A cryptocurrency runs off of a network of peers. These peers keep a record of all transaction histories and every account balance. Every participant within a cryptocurrency, like Bitcoin, must keep track using what is called blockchain. It is a record of all transactions within the network that is public to everyone.

When a transfer takes place, it is essentially a file made up of the sender and recipient’s keys, or their wallet address, along with the amount to be transferred. But before being transmitted, a minor must confirm the transaction, marking it legitimate then sending it into the network.

When a transaction takes place, almost immediately it is sent to the network in which everyone can see. It takes time to get the transaction confirmed by the minors. Once the transaction is confirmed, it is irreversible and cannot be forged. However, when the transaction is pending, it is vulnerable to being forged. That is why the confirmation by the minor is so important. This is how the transaction gets added to the blockchain.

Anyone can be a minor really. But to stop everyone from attempting to be one, which could lead to forging transactions and inevitably breaking the whole system, the founder set up specific rules to become a minor. As a minor though, for each cryptologic puzzle you complete (confirming a transaction), you receive payment.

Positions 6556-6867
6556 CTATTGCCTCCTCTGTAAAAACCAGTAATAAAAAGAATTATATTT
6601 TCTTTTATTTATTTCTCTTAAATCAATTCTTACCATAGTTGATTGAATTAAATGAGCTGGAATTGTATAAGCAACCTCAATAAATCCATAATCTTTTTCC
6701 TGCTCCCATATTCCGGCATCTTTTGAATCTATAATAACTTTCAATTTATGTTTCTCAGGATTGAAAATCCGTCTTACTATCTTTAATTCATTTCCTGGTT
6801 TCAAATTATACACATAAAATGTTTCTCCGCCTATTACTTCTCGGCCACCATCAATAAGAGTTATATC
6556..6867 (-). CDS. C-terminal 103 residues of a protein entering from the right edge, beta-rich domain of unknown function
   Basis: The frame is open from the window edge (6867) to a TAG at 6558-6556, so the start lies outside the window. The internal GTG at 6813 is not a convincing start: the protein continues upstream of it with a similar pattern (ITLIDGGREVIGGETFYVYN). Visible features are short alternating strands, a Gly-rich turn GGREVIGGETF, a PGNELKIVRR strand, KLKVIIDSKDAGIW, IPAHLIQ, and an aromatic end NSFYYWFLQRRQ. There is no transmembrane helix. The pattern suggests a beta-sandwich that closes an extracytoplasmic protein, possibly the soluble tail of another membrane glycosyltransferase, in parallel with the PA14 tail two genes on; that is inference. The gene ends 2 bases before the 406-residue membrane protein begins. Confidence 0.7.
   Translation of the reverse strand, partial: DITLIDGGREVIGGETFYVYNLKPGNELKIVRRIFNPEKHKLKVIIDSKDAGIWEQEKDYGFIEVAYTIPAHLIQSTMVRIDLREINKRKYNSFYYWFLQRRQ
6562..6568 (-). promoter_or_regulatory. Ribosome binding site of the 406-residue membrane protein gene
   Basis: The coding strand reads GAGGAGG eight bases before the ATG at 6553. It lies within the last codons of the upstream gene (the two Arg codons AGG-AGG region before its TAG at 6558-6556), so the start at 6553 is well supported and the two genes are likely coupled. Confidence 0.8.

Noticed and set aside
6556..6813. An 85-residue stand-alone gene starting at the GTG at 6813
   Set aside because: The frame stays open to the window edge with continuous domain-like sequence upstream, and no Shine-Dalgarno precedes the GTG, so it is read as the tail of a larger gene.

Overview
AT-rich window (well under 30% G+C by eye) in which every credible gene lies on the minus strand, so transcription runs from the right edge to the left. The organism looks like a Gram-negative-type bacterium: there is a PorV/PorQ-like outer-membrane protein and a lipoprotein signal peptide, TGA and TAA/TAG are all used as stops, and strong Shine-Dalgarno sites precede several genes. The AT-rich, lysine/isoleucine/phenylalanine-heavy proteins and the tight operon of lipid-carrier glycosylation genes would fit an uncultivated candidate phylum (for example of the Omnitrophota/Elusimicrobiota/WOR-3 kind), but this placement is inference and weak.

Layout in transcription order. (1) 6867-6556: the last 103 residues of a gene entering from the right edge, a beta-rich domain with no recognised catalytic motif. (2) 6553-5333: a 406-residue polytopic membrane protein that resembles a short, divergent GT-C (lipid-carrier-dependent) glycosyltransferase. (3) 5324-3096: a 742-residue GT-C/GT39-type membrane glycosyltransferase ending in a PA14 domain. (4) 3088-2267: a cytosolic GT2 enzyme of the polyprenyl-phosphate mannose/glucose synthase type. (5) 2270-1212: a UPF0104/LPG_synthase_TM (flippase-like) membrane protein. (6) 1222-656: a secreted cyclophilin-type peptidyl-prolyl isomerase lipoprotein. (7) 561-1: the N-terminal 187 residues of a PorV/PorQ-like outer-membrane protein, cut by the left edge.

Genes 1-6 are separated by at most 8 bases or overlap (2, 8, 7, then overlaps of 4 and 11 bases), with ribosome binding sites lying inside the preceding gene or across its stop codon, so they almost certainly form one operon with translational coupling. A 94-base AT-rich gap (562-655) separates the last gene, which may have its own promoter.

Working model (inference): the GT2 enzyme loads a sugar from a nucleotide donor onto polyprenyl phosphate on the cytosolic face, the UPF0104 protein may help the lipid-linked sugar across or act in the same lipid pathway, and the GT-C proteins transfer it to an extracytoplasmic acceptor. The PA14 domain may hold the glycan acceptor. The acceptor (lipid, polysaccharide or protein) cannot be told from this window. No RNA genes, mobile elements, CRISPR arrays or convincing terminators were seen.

Setting up cryptocurrency payments

Before you begin accepting cryptocurrency payments, you need to be set up to do so. There are two different ways to do this. You can either set it up on your own without using a third-party processor (the complicated way). Or you can sign up with a payment provider that does all the hard work of converting the currency for you (the more expensive route).

If you plan to set up payment yourself, you will need to manually setup a wallet and exchange accounts to receive payments. Depending on the type of wallet you choose, that will dictate the type of currency you can accept. The hard part then is programming everything needed to implement the payment: addresses, transfers, security and interface to make the payment.